Calling for a community-driven pandemic response for Indigenous peoples: What can we learn from the HIV pandemic in Vancouver, Canada?
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Simon Fraser University, Faculty of Health Sciences, Simon Fraser University, Blusson Hall, Room 11300, 8888 University Drive, Burnaby, B.C., V5A 1S6, Canada
University of British Columbia, Canada
Vancouver Coastal Health, Canada
Publication date: 2023-04-26
Popul. Med. 2023;5(Supplement):A1365
Background and Objective:
Vancouver, Canada was one epicenter of the HIV pandemic with severe waves in the 1980s and 1990s. Community-driven activism combined with innovative interventions led to the elimination of HIV as a major public health threat and demonstrated the power of a community-driven pandemic response. We aimed to assess perceptions within the urban Indigenous community in Vancouver of the appropriateness and effectiveness of the COVID-19 response through the lens of Vancouver’s response to the HIV crisis.

We conducted semi-structured interviews with 15 representatives of Indigenous community-based organizations providing health and social services to Indigenous peoples in Vancouver’s inner city. Thematic and interpretive analysis of the transcripts identified relevant themes.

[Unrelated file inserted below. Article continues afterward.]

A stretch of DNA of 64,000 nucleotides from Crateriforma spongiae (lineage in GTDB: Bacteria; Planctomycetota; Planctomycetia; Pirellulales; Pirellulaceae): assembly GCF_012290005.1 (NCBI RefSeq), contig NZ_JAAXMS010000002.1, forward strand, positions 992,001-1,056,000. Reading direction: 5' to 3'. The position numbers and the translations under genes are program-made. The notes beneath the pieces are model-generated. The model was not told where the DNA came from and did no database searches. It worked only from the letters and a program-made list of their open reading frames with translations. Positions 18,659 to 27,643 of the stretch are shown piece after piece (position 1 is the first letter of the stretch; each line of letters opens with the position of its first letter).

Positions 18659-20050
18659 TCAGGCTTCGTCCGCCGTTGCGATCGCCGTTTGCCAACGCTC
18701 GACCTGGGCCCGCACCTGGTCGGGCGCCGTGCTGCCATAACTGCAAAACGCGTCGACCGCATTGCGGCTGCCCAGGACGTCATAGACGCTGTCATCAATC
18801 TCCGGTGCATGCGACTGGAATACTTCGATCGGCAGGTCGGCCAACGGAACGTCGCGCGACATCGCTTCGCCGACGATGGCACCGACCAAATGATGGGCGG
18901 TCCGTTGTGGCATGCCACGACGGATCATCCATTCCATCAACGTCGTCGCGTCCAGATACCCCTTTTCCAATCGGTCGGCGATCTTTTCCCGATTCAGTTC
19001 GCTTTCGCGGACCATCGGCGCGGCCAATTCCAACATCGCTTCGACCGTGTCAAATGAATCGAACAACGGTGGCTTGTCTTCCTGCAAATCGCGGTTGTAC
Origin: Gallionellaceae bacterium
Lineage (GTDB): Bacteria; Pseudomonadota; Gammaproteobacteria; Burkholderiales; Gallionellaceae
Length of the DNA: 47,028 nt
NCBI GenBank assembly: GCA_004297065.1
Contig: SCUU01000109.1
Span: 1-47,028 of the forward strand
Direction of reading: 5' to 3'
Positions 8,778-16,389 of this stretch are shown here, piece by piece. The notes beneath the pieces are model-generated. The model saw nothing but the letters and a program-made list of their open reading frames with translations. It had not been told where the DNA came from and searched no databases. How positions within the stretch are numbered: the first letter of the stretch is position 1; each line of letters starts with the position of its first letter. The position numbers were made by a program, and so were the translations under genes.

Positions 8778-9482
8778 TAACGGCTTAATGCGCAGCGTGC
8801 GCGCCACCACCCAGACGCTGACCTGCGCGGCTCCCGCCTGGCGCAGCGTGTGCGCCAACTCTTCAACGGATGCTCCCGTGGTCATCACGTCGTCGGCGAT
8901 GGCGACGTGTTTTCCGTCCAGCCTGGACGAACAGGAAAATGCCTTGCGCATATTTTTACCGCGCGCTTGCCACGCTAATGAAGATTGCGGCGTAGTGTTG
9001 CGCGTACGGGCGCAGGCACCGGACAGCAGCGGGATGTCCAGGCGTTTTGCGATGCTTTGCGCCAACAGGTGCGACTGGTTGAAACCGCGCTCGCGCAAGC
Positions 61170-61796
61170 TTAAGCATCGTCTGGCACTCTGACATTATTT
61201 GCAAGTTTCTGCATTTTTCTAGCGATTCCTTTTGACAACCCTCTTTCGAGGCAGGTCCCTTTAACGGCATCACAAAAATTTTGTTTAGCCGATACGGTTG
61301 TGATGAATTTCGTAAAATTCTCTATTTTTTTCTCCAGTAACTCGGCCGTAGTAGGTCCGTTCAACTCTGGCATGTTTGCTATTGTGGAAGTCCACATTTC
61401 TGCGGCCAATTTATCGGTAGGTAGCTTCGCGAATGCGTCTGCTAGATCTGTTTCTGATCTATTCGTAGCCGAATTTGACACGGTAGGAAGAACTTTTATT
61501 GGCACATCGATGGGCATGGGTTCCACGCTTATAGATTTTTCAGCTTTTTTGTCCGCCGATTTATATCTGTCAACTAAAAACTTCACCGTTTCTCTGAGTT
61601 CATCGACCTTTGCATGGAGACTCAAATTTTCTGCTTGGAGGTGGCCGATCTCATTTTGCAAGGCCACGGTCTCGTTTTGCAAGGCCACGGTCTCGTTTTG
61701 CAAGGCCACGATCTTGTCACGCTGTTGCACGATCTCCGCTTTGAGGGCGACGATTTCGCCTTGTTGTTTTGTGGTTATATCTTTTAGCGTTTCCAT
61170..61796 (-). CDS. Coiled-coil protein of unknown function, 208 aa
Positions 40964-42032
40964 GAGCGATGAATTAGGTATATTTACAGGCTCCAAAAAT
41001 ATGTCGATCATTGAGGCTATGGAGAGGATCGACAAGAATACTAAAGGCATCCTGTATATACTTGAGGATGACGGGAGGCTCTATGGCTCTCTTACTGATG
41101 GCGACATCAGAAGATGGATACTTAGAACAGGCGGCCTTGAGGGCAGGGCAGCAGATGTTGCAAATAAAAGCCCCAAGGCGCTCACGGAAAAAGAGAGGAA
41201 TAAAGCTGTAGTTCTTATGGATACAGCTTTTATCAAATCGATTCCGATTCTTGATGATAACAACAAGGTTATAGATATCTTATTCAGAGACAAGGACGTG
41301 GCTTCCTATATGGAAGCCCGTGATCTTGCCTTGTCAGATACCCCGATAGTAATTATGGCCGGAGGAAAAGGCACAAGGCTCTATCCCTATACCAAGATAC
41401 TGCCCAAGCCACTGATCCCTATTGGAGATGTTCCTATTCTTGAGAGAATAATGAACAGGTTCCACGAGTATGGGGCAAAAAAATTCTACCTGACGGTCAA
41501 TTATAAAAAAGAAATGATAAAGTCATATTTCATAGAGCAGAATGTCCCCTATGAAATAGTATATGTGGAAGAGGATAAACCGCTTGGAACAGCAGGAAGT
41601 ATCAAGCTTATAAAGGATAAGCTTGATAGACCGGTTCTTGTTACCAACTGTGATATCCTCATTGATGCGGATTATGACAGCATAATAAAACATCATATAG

Indigenous Peoples in Vancouver are disproportionately impacted by the syndemics of opioid overdose and COVID-19 due to ongoing effects of colonialism. Community connection and cultural traditions are critical to the health and wellbeing of Indigenous Peoples. Indigenous service providers felt that disruption to community supports due to public health restrictions have caused suffering and lack of critical health and social supports to Indigenous People. Participants called for an Indigenous-specific and Indigenous-led pandemic response to future public health emergencies.

The lessons of the HIV pandemic have not translated to a robust community-focused pandemic response for Indigenous Peoples in Vancouver. Early on, several rural Indigenous communities imposed strict, culturally appropriate measures beyond the governmental public health measures that initially kept COVID-19 away, demonstrating the value of self-determination and Indigenous knowledge. However, the later sharp rise in COVID-19 infections in Indigenous communities are attributed to persistent social inequities and significant racism in the health system. We need Indigenous-led approaches to pandemic planning and multidisciplinary perspectives to interpret the social context of the pandemic in Indigenous communities and guide the development of an effective pandemic response.

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